Political reporter, The Sacramento Bee
When Sophia Bollag moved to Sacramento in 2016 after graduating from Northwestern University, she knew covering politics and the governor of the most populous state in the country would be challenging, but she couldn’t have imagined the position she found herself in earlier this year.
“My beat was basically the governor, health care policy and the budget,” says Bollag, 26, who joined The Sacramento Bee in November 2018. “So that beat has gotten much bigger. … The biggest change, in terms of the work I’m doing, there’s certainly more of it.”
As the lead reporter for The Bee’s coverage of Gov. Gavin Newsom and California’s response to the coronavirus pandemic, Bollag estimates that as of mid-May, she had written more than 70 stories about the crisis. She knows how important it is to provide accurate information to her readers.
“Pursue jobs where you’ll be able to do engaging, challenging work that you love. That’s always been my priority while navigating the journalism industry, and it’s served me well as a guiding principle in an often chaotic job market.”
“I’ve always taken that responsibility seriously, but it’s never felt so real and urgent as it does right now,” Bollag says. “Partly because I am experiencing it along with everybody else, which is not usually the case with stories I cover. … Usually, you’re reporting on things that happen to other people. This is something that is happening to everyone all at once.”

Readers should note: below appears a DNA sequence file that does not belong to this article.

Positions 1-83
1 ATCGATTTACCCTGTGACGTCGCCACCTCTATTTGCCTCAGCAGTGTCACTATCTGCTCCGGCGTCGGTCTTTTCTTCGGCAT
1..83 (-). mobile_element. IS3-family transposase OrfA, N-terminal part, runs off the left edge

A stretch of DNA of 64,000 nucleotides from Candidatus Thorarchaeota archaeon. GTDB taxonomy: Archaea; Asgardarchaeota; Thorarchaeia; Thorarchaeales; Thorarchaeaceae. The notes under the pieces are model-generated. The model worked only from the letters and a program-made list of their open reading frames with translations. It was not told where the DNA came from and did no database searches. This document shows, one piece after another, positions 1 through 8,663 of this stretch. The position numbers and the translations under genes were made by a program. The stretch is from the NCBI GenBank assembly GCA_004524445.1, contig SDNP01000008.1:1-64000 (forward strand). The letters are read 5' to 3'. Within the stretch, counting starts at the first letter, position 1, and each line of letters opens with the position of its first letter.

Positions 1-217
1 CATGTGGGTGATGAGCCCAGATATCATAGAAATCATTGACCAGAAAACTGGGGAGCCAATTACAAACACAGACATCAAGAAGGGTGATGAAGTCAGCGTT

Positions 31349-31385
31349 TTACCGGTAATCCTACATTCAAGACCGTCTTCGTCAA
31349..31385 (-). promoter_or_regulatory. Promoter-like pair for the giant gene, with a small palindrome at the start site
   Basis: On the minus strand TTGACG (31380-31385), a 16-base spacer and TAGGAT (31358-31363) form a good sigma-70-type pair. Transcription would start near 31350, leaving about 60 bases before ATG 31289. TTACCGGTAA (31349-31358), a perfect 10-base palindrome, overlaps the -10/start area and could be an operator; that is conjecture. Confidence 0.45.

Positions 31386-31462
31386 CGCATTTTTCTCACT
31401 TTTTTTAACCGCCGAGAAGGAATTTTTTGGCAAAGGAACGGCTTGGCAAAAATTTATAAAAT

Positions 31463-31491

Bollag grew up in Hercules and Orinda and has lived in Sacramento since she landed an internship with the Los Angeles Times to cover state politics after earning a degree in journalism from Northwestern. She also covered state government for The Associated Press for nearly two years before joining The Bee.
Since the governor issued a shelter-in-place order on March 19, the way Bollag covers her beat has changed dramatically. “That first news conference I remember covering when Gov. Newsom talked extensively about coronavirus … the room was packed … (and everyone was) jockeying for space, trying to get in a question. Now, that’s unimaginable.”
Like many others in the region, Bollag works most days from her apartment, usually covering the governor’s briefings via conference call, though she did attend the news conference on May 14 when Newsom unveiled his updated budget proposal that calls for cuts in state spending to make up for a $54.3 billion deficit brought on by the pandemic. “It was very different,” Bollag says. “There were like nine reporters and a dozen staffers, and we were all spaced out.”
At the peak of The Bee’s coronavirus coverage, visits to sacbee.com were up about 2.5 times, according to Scott Lebar, The Bee’s managing editor. Bollag says she’s also had an increase in feedback from readers, some complimenting her for the questions she has asked the governor, others asking about unemployment benefits or how to reach state officials. “We’re sort of that access point for our readers,” she says.
Bollag credits her colleagues for providing nearly around-the-clock coverage throughout the pandemic. “There are a lot of stories I’m very proud of, and I’m really proud of the whole team, figuring out how to (cover) this,” Bollag says. “I feel more motivated than ever to work hard and push for answers from the public officials I cover.”
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